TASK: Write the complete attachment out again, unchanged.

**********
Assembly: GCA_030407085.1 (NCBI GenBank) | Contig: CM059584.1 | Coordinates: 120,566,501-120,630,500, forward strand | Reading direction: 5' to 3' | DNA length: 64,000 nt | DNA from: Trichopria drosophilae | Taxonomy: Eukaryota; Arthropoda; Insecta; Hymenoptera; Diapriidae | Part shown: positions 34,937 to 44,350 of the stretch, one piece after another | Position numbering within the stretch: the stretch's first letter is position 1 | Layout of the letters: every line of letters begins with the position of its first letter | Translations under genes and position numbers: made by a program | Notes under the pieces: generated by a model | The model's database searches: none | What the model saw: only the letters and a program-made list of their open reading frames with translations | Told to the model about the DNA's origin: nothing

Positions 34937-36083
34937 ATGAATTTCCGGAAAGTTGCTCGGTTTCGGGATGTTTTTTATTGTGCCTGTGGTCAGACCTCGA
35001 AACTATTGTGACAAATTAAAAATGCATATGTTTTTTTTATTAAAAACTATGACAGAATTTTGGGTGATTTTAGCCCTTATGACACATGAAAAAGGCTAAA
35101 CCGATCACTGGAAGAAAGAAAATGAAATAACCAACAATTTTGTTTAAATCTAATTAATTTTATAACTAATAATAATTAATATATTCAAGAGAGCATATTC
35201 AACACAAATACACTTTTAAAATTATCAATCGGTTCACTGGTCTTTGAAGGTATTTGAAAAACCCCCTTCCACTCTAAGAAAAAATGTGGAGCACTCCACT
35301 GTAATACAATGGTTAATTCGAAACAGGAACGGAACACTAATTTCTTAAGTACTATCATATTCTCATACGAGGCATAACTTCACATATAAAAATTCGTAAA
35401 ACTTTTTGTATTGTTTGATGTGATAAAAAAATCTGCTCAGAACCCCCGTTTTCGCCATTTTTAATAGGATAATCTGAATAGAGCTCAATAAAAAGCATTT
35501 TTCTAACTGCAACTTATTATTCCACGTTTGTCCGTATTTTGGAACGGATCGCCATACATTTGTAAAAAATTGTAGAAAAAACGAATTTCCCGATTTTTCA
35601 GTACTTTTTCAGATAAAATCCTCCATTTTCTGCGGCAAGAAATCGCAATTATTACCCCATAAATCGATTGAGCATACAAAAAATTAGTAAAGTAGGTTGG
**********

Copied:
Assembly: GCA_030407085.1 (NCBI GenBank) | Contig: CM059584.1 | Coordinates: 120,566,501-120,630,500, forward strand | Reading direction: 5' to 3' | DNA length: 64,000 nt | DNA from: Trichopria drosophilae | Taxonomy: Eukaryota; Arthropoda; Insecta; Hymenoptera; Diapriidae | Part shown: positions 34,937 to 44,350 of the stretch, one piece after another | Position numbering within the stretch: the stretch's first letter is position 1 | Layout of the letters: every line of letters begins with the position of its first letter | Translations under genes and position numbers: made by a program | Notes under the pieces: generated by a model | The model's database searches: none | What the model saw: only the letters and a program-made list of their open reading frames with translations | Told to the model about the DNA's origin: nothing

Positions 34937-36083
34937 ATGAATTTCCGGAAAGTTGCTCGGTTTCGGGATGTTTTTTATTGTGCCTGTGGTCAGACCTCGA
35001 AACTATTGTGACAAATTAAAAATGCATATGTTTTTTTTATTAAAAACTATGACAGAATTTTGGGTGATTTTAGCCCTTATGACACATGAAAAAGGCTAAA
35101 CCGATCACTGGAAGAAAGAAAATGAAATAACCAACAATTTTGTTTAAATCTAATTAATTTTATAACTAATAATAATTAATATATTCAAGAGAGCATATTC
35201 AACACAAATACACTTTTAAAATTATCAATCGGTTCACTGGTCTTTGAAGGTATTTGAAAAACCCCCTTCCACTCTAAGAAAAAATGTGGAGCACTCCACT
35301 GTAATACAATGGTTAATTCGAAACAGGAACGGAACACTAATTTCTTAAGTACTATCATATTCTCATACGAGGCATAACTTCACATATAAAAATTCGTAAA
35401 ACTTTTTGTATTGTTTGATGTGATAAAAAAATCTGCTCAGAACCCCCGTTTTCGCCATTTTTAATAGGATAATCTGAATAGAGCTCAATAAAAAGCATTT
35501 TTCTAACTGCAACTTATTATTCCACGTTTGTCCGTATTTTGGAACGGATCGCCATACATTTGTAAAAAATTGTAGAAAAAACGAATTTCCCGATTTTTCA
35601 GTACTTTTTCAGATAAAATCCTCCATTTTCTGCGGCAAGAAATCGCAATTATTACCCCATAAATCGATTGAGCATACAAAAAATTAGTAAAGTAGGTTGG